6″ TQ Blocks

Baby, It’s Cold Outside

It’s only mid-November and we’ve already had our first bout of sub-zero nights here in northern Montana. There will be more of those nights to come over the next few months, and many colder still. Winter weather puts me in a mood to bake cookies and play with plaid scraps. No cookies today, but I did whip up a Bear Paw quilt block I call “Bear Footin’.”

For each 12″ (finished) block, you will need: Pieces

  • Two 4.5″ squares each of two novelty prints.
  • Four 3″ or 3.5″ squares of a light-medium coordinate
  • Four 3″ or 3.5″ squares of a dark-medium coordinate
  • Eight 3″ or 3.5″ squares of a light tone-on-tone
  • Four 2.5″ squares of light tone-on-tone


Sewn HSTsStep 1: Cut all of the 3.5″ squares in half diagonally, and sew the medium triangles to the light triangles. you will have a total of eight half-square triangles (HSTs) in light and light-medium, and eight in light and dark-medium.


Trim 1Step 2a: Trim the HSTs to 2.5″ squares. Use a square ruler. Lay the diagonal line on the ruler on the diagonal seam. Notice the HST extends beyond the 2.5″ lines on the ruler. Trim the right and top edges.




Trim 2Step 2b: Rotate the HST and lay the ruler on the diagonal line again. This time the edges you just cut should line up with the 2.5″ lines on the ruler. Trim the right and top edges again.




HST PairsStep 3: Sew the HSTs into pairs. Make two pairs of each color that “point” to the left, and two pairs of each color that “point” right.




PawsStep 4: Sew a 2.5″ light square to the right end of each of the “point left” HST pairs. Sew the “point right” HST pairs to the right side of the 4.5″ novelty print squares. Sew the HST strips to the novelty print squares to make four “paws”.


You have three options for setting these Bear Paw units into a 12″ block:

Option 1

Option 1

Option 2

Option 2

Option 3

Option 3

Bear Footin

“Bear Footin'” – 2017 by Anne Wiens

I made these blocks 12″ (12.5″ as shown). If I start with 6.5″ novelty prints, 4.5″ coordinates, and 4.5″ and 3.5″ squares for the background pieces, I would have 18″ blocks, and it would only take a dozen of those larger blocks to make a toasty warm 54″ x 72″ afghan-size quilt. That, a cup of hot chocolate (perhaps with a bit of Irish Cream), a good book and a snugly cat would be a perfect solution to a chilly evening, don’t you think?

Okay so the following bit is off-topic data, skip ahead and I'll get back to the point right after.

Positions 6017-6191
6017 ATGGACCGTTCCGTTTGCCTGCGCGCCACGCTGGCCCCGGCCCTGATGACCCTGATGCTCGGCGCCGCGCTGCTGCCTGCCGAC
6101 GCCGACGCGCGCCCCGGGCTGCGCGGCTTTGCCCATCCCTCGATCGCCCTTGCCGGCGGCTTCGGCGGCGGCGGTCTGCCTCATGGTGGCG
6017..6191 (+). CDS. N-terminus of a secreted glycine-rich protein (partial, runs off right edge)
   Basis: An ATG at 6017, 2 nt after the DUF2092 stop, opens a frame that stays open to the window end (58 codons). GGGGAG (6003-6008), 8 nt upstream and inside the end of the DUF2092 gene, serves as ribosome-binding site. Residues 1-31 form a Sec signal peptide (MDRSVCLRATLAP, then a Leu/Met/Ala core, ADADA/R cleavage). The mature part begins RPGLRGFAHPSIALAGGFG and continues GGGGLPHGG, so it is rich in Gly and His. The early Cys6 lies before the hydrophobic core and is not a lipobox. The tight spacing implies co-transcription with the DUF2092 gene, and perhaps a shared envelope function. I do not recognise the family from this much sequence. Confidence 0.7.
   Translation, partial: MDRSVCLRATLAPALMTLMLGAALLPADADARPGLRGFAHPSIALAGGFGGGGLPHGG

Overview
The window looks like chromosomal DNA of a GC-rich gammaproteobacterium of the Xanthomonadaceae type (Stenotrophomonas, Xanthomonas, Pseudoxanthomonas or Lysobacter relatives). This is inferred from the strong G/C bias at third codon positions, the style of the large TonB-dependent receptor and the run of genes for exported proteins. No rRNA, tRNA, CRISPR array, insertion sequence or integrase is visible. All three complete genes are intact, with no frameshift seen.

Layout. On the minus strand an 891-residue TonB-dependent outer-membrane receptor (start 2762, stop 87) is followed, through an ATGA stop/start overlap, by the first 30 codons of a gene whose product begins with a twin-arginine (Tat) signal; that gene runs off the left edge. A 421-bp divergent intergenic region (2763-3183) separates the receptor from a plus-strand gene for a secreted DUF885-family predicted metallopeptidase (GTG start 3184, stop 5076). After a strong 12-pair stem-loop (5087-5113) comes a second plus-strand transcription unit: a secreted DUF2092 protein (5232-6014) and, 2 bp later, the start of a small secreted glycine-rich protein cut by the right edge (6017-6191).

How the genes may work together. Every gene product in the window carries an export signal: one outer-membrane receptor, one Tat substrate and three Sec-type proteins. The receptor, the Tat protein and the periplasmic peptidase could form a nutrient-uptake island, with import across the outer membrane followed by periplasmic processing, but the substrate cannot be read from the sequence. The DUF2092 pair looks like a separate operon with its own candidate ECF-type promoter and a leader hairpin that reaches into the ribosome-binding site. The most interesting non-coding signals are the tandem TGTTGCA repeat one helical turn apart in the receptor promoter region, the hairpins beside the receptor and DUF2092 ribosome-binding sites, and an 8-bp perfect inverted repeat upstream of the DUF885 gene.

Categories: 12" TQ Blocks, 6" TQ Blocks, HST's, The Thrifty Quilter System, Thrifty Quilter Blocks & Patterns, Uncategorized | 1 Comment

Here’s to the Kids Next Door

Once again, the folks across the street and a couple doors down put on quite a fireworks show last evening. It was interrupted by a pretty serious thunderstorm, but eventually Mother Nature conceded. Her lightning show, though pretty impressive, couldn’t beat the neighborhood pyrotechnics.

The block pictured at the top of this blog reminds me of fireworks, so I will call it:

“4th of July”

Here’s the recipe:

Fabric for "4th of July"

Fabric for “4th of July”

For each block you will need:

Dark Blue – one 2.5″ square and two 4.5″ squares

Light Blue – two 3.5″ squares and four 3.5″ x 6.5″ rectangles

Red – two 3.5″ squares

White #1 – four 3.5″ squares

White #2 – eight 3.5″ squares and two 4.5″ squares

Step 1a

Step 1a

Step 1a – Cut the 3.5″ light blue and two of the white#1 squares diagonally, and sew into 4 half-square triangles (HSTs).

Use a Tucker Trimmer® or another ruler with a 45° line in the corner to trim the HSTs to 2.5″. Lay the trimmer on the HST with the diagonal line on the seam, and the piece extending beyond the 2.5″ dotted lines. Trim the right and top edges.